Tan Pit Sin who had known private respondent since 1968, not only because they were classmates but also because of their business dealings with each other, confirmed that private respondent borrowed from him P140,000.00 in March, 1987 to buy an Isuzu Elf van. In fact, he had borrowed said vehicle for a few times.

Gina Lu, an employee of the Balintawak Isuzu Motors, testified that private respondent paid the balance of the purchase price of the Isuzu Elf van in the amount of P133,000.00 but the receipt was issued in the name of Chiao Liong Tan to make the records consistent because it was the latter who made the deposit of P5,000.00. Thereafter, the Isuzu Elf van was released to him.

After hearing the trial court found for private respondent. The dispositive portion of the decision reads as follows:

"WHEREFORE, judgment is hereby rendered declaring defendant Tan Ban Yong to be the owner of and entitled to the possession of the vehicle described in par. 2 of the Complaint, and the plaintiff is hereby ordered to deliver possession thereof to the said defendant or in the alternative if such delivery cannot be made, to the sum of P138,000.00 as the value of the vehicle taking into account the depreciation of the vehicle but offset by the inflation rate; in either alternative, plaintiff is also ordered to pay to said defendant consequential damages of P20,000.00 for the latter having been deprived of the possession and use of the vehicle and to pay the costs. All amounts adjudged herein, except costs, shall bear interest at the legal rate from date of this decision, until delivery of the vehicle or the alterative payment of the value thereof as well as payment of consequential damages is paid; the interest applies to the value of the vehicle if return thereof is delayed. No cost."[2]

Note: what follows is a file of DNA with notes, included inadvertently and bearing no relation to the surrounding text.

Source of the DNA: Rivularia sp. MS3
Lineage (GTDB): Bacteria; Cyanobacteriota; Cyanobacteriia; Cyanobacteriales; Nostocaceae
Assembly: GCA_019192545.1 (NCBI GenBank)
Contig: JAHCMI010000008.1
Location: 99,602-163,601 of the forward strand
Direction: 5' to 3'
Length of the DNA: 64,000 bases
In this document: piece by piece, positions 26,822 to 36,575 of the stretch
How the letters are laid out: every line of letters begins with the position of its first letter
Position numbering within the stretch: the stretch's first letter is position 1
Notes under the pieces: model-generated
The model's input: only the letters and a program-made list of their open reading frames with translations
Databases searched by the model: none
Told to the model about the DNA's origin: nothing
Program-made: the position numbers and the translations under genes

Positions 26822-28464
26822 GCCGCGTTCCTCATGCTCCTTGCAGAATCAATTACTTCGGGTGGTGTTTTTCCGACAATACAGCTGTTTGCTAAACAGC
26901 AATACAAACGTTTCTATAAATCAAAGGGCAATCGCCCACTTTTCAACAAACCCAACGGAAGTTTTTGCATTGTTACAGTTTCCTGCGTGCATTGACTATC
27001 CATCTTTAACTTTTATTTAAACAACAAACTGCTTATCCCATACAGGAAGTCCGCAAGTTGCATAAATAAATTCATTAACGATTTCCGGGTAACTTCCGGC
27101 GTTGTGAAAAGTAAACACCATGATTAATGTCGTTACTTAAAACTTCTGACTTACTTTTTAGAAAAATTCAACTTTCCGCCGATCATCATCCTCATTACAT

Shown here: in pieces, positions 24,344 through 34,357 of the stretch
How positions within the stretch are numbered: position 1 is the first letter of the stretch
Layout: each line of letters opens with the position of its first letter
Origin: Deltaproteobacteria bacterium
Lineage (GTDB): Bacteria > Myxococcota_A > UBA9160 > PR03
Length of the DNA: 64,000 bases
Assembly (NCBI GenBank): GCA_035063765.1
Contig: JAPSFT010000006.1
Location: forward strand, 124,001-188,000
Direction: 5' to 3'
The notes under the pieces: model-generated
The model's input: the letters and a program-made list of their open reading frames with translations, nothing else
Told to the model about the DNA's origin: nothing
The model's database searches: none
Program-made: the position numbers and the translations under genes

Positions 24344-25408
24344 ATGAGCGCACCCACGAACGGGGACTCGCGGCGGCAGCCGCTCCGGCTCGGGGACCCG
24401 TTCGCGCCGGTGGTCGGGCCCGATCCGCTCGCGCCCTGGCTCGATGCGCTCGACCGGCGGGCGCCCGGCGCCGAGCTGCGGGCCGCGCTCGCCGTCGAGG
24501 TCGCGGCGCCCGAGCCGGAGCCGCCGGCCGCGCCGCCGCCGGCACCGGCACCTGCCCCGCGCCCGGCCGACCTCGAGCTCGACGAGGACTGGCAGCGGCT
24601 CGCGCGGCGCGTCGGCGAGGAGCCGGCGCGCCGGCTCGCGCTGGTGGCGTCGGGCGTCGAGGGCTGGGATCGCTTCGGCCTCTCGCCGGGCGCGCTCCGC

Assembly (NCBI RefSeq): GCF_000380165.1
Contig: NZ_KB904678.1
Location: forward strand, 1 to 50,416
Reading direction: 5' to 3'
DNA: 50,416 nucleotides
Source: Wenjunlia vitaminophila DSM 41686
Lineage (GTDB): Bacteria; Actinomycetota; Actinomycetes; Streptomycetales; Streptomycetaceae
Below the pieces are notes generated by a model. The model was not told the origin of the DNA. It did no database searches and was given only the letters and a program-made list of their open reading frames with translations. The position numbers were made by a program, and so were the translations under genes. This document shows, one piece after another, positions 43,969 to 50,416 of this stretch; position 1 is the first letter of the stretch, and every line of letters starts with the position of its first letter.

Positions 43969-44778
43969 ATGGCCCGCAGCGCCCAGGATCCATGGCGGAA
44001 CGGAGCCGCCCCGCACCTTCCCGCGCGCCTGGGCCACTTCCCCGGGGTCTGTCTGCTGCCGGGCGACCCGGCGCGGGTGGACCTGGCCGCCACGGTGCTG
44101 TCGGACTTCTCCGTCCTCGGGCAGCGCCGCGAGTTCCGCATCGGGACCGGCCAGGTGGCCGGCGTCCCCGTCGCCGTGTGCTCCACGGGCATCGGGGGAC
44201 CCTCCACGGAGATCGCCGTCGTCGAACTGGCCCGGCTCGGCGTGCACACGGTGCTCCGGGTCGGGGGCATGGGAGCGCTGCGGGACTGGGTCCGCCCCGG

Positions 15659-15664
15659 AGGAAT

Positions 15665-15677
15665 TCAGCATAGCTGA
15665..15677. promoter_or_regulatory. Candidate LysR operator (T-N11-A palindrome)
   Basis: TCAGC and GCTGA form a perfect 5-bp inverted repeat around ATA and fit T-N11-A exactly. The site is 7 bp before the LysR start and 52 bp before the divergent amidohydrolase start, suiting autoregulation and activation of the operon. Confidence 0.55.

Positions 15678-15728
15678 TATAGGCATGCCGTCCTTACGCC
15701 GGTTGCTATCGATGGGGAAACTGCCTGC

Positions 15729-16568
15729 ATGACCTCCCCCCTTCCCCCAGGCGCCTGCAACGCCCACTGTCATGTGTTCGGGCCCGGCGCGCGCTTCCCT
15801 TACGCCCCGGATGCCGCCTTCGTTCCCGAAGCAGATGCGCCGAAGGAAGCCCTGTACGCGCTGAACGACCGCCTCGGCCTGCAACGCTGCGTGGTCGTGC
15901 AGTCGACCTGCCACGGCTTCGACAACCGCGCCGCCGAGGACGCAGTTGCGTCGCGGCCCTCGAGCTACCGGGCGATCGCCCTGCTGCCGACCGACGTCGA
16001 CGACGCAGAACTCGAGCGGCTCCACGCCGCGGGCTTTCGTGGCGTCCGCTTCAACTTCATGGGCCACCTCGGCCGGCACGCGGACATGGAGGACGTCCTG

Finding no merit in the appeal, the respondent Court of Appeals affirmed the decision of the trial court. Undaunted by his successive failures, petitioner comes to us and raised the following errors allegedly committed by the respondent Court of Appeals, to wit:

"1. x x x in finding the testimonies of private respondent's witnesses credible,
"2. x x x in disregarding the Certificate of Registration of the subject motor vehicle as proof of ownership by the petitioner-appellant. "[3]

Since the Court of Appeals merely affirmed the trial court's assessment of the credibility of the witnesses that testified before it, petitioner is in effect questioning the factual findings of said court and its appraisal of their testimony, which this Court cannot review, its jurisdiction being limited to questions of law. The considerable weight given to the findings of the trial court is not without any reason. It had the opportunity to observe the demeanor of witnesses which is usually not reflected in the transcript of records. The profundity of the conclusions thus reached is just the result of such observance. When the Court of Appeals affirmed said findings, it goes to show that no misapprehension of facts was committed as said Court has the power to scrutinize said factual findings under existing rules of procedures.